ST PETERSBURG, Russia, June 7 (Reuters) - President Vladimir Putin said on Friday Russia had no need to use nuclear weapons to secure victory in Ukraine, the Kremlin's strongest signal to date that Europe's deadliest conflict since World War Two will not escalate into a nuclear war.

Since Putin ordered troops into Ukraine in February 2022, he has said on several occasions that Russia would use such weapons if necessary to defend itself - comments the West says are nuclear sabre-rattling.

Asked at the plenary session of the St Petersburg International Economic Forum by moderator Sergei Karaganov, an influential Russian analyst, if Russia should hold a "nuclear pistol to the temple" of the West over Ukraine, Putin said he did not see the conditions for using such weapons.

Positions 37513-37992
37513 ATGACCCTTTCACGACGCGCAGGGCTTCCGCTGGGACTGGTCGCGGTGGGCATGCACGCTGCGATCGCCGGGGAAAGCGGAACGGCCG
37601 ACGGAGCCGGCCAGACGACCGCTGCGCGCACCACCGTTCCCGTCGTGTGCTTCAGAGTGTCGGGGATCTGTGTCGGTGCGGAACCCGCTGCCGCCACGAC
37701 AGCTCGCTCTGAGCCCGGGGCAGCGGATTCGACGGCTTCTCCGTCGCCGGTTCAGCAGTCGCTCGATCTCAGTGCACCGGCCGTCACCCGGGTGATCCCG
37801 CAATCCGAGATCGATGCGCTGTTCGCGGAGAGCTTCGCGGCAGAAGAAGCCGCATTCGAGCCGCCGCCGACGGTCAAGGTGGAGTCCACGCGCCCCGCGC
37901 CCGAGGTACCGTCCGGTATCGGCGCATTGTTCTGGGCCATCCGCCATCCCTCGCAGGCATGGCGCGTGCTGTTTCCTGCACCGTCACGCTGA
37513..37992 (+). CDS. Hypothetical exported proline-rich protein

"The use is possible in an exceptional case - in the event of a threat to the sovereignty and territorial integrity of the country. I don't think that such a case has come. There is no such need," Putin said.

Moscow considers Crimea - which it seized from Ukraine in 2014 - and four other Ukrainian regions now as integral parts of its own territory, raising the possibility of a nuclear strike if Kyiv appeared poised to retake them.

Ukraine has stepped up drone and missile attacks on Russian targets, including in Crimea, and has vowed to drive all Russian forces from its territory.

Putin said he did not rule out changes to Russia's nuclear doctrine, which sets out the conditions under which such weapons could be used.

He also said that if necessary Russia could test a nuclear weapon, though he saw no need to do so at the present time.

The public debate about nuclear strikes on a stage at Russia's premier economic forum appeared to be a Kremlin attempt to reduce nuclear fears just as the Ukraine war escalates towards what both Russian and U.S. diplomats say is its most dangerous phase yet.

Russia and the United States hold nearly 90% of the world's nuclear weapons.

Photo from Reuters